I started putting notes together with bound notebook and pen or pencil beginning with angels called the Tooters “prophesying” that a band would come about and be subjected to a tug of war between good and evil spirit characters as the band succeeded through the 90s and would eventually side with good over evil. Sometime in 1992 and 1993, using an old Atari XE computer which used a floppy disk “operating system” as a “hard drive” and where, once the disk set up the system, you take out the system disk and put in another floppy which holds the file one is working on (and where the new floppy holds about 48 kilobytes of space for the files)… In other words, only one or two chapters could be placed on each floppy disk, and, yes, they were indeed floppy! So using about five disks I typed in the first version of the book I titled “Rock Band” since I really had no idea what else to call the book. After completing this, I printed out a copy from each disk; I have no idea what printer I used. The plot was, in my opinion, weak as well—now why would angels call on a rock band to carry out a good agenda over evil when all the rock band members wanted to do was make millions and party and partake in sex orgies and get smashed on cocaine-like drugs? And then wind up in serious tribulations with seemingly no way out? So, in spring of 1994, I hit an impasse.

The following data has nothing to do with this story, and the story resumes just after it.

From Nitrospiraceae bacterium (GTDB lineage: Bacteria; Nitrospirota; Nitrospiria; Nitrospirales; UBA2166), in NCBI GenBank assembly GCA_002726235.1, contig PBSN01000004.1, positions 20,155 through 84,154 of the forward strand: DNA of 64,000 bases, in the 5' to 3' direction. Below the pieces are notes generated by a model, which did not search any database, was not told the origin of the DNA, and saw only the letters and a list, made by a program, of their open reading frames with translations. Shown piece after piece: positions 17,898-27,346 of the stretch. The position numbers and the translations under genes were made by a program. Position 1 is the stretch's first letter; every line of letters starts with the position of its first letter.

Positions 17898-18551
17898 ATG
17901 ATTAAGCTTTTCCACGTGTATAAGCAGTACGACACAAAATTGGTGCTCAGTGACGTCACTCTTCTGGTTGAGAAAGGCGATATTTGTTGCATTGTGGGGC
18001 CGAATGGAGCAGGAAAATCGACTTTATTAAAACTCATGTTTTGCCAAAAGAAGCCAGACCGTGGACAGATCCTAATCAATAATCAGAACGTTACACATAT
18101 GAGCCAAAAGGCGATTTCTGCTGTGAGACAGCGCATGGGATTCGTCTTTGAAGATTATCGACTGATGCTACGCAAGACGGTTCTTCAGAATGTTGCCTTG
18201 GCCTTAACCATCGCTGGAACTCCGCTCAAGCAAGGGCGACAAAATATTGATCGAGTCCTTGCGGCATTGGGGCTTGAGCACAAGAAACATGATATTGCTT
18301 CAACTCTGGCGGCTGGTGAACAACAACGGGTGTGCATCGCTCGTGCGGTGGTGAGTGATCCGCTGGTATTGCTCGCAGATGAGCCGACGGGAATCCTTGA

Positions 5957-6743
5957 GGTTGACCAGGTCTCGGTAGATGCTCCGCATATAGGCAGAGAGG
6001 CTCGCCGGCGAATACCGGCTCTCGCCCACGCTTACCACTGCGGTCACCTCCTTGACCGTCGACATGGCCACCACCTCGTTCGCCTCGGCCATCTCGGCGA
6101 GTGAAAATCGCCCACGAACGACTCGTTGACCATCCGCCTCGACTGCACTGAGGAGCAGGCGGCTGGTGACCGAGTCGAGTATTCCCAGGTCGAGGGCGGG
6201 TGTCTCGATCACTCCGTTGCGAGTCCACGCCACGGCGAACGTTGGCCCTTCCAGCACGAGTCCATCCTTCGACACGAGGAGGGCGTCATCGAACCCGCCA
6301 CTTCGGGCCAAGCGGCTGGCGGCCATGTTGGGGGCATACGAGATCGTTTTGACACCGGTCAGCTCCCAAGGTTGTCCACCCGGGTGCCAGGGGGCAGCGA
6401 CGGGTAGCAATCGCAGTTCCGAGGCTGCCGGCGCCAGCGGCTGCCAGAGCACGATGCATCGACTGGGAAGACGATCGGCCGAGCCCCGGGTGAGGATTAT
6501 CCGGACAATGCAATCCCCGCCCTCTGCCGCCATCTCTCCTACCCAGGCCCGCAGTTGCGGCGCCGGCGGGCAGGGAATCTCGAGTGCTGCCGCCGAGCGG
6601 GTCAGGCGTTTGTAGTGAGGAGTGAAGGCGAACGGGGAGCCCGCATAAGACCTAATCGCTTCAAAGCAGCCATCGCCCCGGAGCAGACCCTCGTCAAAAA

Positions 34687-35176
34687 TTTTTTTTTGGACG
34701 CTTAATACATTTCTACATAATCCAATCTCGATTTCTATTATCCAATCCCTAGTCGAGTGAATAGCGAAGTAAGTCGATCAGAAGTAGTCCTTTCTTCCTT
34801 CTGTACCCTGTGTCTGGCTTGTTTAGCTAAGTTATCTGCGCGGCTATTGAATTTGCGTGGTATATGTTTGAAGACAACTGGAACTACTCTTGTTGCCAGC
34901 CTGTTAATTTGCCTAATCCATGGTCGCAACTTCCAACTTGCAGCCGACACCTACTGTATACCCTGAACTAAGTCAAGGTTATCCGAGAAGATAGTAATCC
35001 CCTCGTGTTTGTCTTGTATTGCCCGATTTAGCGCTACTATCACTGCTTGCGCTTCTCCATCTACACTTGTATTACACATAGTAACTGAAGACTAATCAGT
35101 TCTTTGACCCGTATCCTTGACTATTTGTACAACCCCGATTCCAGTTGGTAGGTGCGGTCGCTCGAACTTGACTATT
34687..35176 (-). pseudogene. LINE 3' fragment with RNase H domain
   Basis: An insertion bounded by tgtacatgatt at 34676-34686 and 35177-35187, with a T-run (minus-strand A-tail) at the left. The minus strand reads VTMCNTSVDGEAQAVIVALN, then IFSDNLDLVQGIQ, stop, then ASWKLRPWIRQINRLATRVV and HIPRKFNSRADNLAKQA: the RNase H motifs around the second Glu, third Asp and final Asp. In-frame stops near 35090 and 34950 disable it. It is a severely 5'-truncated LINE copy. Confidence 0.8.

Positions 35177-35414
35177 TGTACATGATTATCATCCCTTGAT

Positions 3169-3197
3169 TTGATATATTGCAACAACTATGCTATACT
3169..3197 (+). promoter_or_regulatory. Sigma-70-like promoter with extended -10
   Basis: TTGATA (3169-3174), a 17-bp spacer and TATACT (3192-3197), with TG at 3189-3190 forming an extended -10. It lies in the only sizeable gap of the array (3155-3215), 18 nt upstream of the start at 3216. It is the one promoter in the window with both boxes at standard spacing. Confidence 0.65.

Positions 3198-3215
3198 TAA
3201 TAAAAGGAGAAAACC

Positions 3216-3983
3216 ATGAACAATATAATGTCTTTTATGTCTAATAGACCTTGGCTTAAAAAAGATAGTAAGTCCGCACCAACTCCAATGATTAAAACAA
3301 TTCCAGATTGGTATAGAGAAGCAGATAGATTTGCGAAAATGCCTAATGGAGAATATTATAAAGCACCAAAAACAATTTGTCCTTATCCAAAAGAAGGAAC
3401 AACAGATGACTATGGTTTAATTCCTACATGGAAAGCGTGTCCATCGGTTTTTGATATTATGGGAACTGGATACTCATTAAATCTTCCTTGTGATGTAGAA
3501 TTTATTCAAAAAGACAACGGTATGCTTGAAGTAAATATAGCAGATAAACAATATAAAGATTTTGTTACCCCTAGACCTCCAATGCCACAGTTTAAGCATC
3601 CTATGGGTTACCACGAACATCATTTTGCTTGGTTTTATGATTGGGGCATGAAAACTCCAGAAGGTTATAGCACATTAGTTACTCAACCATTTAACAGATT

Continue reading “How I Wrote The Prodigal Band Trilogy (Part One)”

The Foreword to The Prodigal Band, Self-Published by OmegaBooks in 2018, the Original Version of the Third Novel of The Prodigal Band Trilogy